Last week, I took a class on “Motivational Interviewing”.  It has nothing to do with people sitting down and sharing pompous views of themselves.   Motivational Interviewing, as I understand it, is to help promote change in people who are still on the fence regarding whether or not they really want to change.

For the medical profession, this is an interesting idea. Normally, we sit people down, the person states their problem and after they talk for 15 seconds, we interrupt, tell them what the answer is, advise a few home remedies, give a few prescriptions, and tell them to do exactly what we told them (ok, so maybe it’s not exactly like this but…).  This works to create change in someone about 10% of the time (I made that number up so it may not be true).  People don’t generally need more information about how smoking will give them lung cancer in order to finally make the plunge and just quit.  In the same way, I know I should exercise and eat right and yet, with Cinnamon Rolls in the refrigerator, next to the carrots, I still choose the Cinnamon Rolls.  Do I know better?  Yes.  And yet change still evades me.

Motivational Interviewing is a way of listening and drawing out from the person their viewpoint, the changes they want to make, the way they will make them, with only guiding the conversation with open ended questions, affirmation, reflections, and certain strategies.  It’s quite interesting really.

I am probably not explaining this very well…you can Google it.

So, last week, I had a patient come in to talk about Diabetes.  I had talked to him 2 weeks prior and we had talked about how he could swim more and eat less fatty food.  When he came in for follow up to talk about diabetes, the first thing out of his mouth was how he is not sleeping well.  He went on and on.  Finally, I interrupted him so we could talk about exercise and diet.  We talked a little bit about this but it came full circle back to his sleep issues.  Guess what?  Blood sugar does go up if you aren’t sleeping well but besides that-This man is not going to change anything until we help him with his number one issue-Sleeping difficulties.  My talk about exercise and diet was useless because I just wanted to talk and didn’t address the first thing out of his mouth.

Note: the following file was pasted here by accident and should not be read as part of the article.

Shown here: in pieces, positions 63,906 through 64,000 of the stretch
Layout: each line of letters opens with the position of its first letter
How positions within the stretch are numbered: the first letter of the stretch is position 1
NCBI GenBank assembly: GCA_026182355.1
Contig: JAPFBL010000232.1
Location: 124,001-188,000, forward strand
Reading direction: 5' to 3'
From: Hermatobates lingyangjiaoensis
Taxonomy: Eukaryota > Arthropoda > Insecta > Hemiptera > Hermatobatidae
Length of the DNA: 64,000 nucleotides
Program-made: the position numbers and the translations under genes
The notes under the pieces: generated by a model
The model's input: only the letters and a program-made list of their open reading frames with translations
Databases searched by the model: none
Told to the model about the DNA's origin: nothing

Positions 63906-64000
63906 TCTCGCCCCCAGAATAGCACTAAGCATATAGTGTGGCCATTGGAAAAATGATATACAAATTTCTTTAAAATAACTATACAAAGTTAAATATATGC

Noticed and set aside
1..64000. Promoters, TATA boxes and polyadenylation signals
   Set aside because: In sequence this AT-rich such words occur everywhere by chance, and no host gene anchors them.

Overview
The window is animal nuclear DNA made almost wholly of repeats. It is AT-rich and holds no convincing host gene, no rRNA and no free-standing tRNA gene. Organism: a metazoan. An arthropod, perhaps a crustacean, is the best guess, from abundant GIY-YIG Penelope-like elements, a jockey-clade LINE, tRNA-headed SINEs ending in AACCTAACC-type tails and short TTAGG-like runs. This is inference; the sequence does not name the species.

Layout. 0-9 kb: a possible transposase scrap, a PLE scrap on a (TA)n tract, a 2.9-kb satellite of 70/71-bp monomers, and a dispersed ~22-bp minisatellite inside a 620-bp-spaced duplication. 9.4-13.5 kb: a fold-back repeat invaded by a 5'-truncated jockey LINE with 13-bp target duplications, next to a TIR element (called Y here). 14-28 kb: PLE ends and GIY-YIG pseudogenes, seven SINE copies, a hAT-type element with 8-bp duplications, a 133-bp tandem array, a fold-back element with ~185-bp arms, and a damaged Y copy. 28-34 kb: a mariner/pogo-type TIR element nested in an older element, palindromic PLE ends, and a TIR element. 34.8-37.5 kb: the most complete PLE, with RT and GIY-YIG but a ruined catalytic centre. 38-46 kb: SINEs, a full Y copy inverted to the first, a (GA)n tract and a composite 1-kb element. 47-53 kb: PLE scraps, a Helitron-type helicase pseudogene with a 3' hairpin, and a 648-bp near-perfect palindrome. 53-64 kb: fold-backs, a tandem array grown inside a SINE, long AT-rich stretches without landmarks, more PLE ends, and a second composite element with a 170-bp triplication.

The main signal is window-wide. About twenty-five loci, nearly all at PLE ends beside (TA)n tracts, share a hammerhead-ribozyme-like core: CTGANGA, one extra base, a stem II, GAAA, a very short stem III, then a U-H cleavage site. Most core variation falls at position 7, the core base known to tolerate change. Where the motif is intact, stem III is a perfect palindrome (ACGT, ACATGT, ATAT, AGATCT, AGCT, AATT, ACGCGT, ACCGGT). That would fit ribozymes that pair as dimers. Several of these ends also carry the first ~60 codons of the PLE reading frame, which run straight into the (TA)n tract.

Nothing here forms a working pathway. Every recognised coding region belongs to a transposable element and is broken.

People talk about what’s most important to them FIRST.  I think we would learn a lot from people if we would just listen actively, reflecting back what the person has said, in different words, or reading between the lines, and telling the person, “So, in essence what you are saying is…. and it sounds like you really value blah blah blah”.  In order to say this, I have to listen.  I realized, after taking the class on MI, that I don’t listen very well if at all.  Seriously.  I am really too busy thinking about what I am going to say next to listen well enough to reflect back to you what you are saying and meaning.  I have become a pro at acting like I am listening and giving proper general responses, smiling and nodding.  People have told me many times what a great listener I am.  Well, if the definition of listening is just not talking then, yes, I am a great listener.

The reason I don’t want to listen?  I don’t want to care. And by caring, I mean to really get into the nuances of people’s lives-the nitty gritty stuff-to offer support, care, concern, sympathy, empathy (And I am not sure the differences between those last two words but I think both should be in this list of defining the term “care”)

If I don’t listen, then I am ignorant. If I am ignorant, I don’t have to take responsibility.  It’s easier.  It’s selfish.

There is a way to listen and not take on that person’s burden as your own.  But I haven’t learned how to do that yet.  I don’t know how to care a lot and not become overwhelmed so I choose not to care as much as I could.  If I don’t care then I can forget about you for the rest of the evening or the weekend.  If I don’t care about you, then I won’t cry.  Then I won’t have to call you.  Then I won’t have to give you money.

Granted, I do care about people.  I do care about you.  I can listen and I generally do but…I just don’t listen as well as I could…and I have a feeling, you don’t either. 🙂